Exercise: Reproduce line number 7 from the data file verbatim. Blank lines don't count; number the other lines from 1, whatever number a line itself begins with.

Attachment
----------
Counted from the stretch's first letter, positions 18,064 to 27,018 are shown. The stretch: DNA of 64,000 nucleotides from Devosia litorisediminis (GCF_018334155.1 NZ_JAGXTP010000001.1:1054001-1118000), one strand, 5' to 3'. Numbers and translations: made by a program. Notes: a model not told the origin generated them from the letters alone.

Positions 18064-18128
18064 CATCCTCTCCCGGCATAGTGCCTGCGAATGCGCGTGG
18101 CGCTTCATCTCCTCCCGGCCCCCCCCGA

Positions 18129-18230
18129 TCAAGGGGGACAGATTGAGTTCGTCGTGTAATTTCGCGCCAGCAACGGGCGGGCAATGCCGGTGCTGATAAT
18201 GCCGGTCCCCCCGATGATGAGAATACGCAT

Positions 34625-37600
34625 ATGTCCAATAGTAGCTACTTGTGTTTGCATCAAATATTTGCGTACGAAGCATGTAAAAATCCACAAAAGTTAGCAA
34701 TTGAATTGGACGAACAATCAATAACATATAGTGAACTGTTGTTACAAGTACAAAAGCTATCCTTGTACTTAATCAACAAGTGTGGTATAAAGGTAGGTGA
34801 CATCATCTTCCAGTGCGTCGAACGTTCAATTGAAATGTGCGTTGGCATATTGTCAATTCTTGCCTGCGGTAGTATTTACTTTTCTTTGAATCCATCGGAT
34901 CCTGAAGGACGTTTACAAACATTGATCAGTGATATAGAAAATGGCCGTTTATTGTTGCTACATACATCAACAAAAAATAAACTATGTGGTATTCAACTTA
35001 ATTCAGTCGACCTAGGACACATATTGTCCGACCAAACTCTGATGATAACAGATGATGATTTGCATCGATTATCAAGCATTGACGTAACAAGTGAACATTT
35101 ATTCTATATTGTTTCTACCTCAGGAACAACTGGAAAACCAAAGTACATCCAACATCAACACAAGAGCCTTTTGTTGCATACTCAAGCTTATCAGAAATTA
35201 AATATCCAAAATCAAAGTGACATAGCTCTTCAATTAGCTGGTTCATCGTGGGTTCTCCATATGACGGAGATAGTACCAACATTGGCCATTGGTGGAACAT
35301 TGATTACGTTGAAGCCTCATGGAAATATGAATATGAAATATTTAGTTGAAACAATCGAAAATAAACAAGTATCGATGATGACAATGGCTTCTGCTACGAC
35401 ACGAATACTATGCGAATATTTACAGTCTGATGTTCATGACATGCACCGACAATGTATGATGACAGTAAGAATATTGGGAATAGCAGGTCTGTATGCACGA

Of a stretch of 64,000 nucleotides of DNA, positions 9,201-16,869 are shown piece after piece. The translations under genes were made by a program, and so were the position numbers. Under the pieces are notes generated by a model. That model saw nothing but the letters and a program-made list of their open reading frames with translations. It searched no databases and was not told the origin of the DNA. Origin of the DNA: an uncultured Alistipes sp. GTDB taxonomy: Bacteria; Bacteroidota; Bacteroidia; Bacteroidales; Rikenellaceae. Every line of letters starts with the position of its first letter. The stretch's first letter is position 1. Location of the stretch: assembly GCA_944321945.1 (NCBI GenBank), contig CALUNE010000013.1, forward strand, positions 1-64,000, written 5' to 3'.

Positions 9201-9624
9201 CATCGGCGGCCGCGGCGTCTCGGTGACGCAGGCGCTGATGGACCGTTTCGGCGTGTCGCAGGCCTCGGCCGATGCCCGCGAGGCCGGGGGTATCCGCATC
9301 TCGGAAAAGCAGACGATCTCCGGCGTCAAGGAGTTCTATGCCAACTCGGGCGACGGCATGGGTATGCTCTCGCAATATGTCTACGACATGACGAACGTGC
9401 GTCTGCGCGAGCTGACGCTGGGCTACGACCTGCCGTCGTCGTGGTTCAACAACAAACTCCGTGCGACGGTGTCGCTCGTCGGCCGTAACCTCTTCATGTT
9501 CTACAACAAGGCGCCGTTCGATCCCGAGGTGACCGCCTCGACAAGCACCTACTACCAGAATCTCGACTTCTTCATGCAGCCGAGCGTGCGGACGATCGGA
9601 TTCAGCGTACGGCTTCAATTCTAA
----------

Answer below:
18201 GCCGGTCCCCCCGATGATGAGAATACGCAT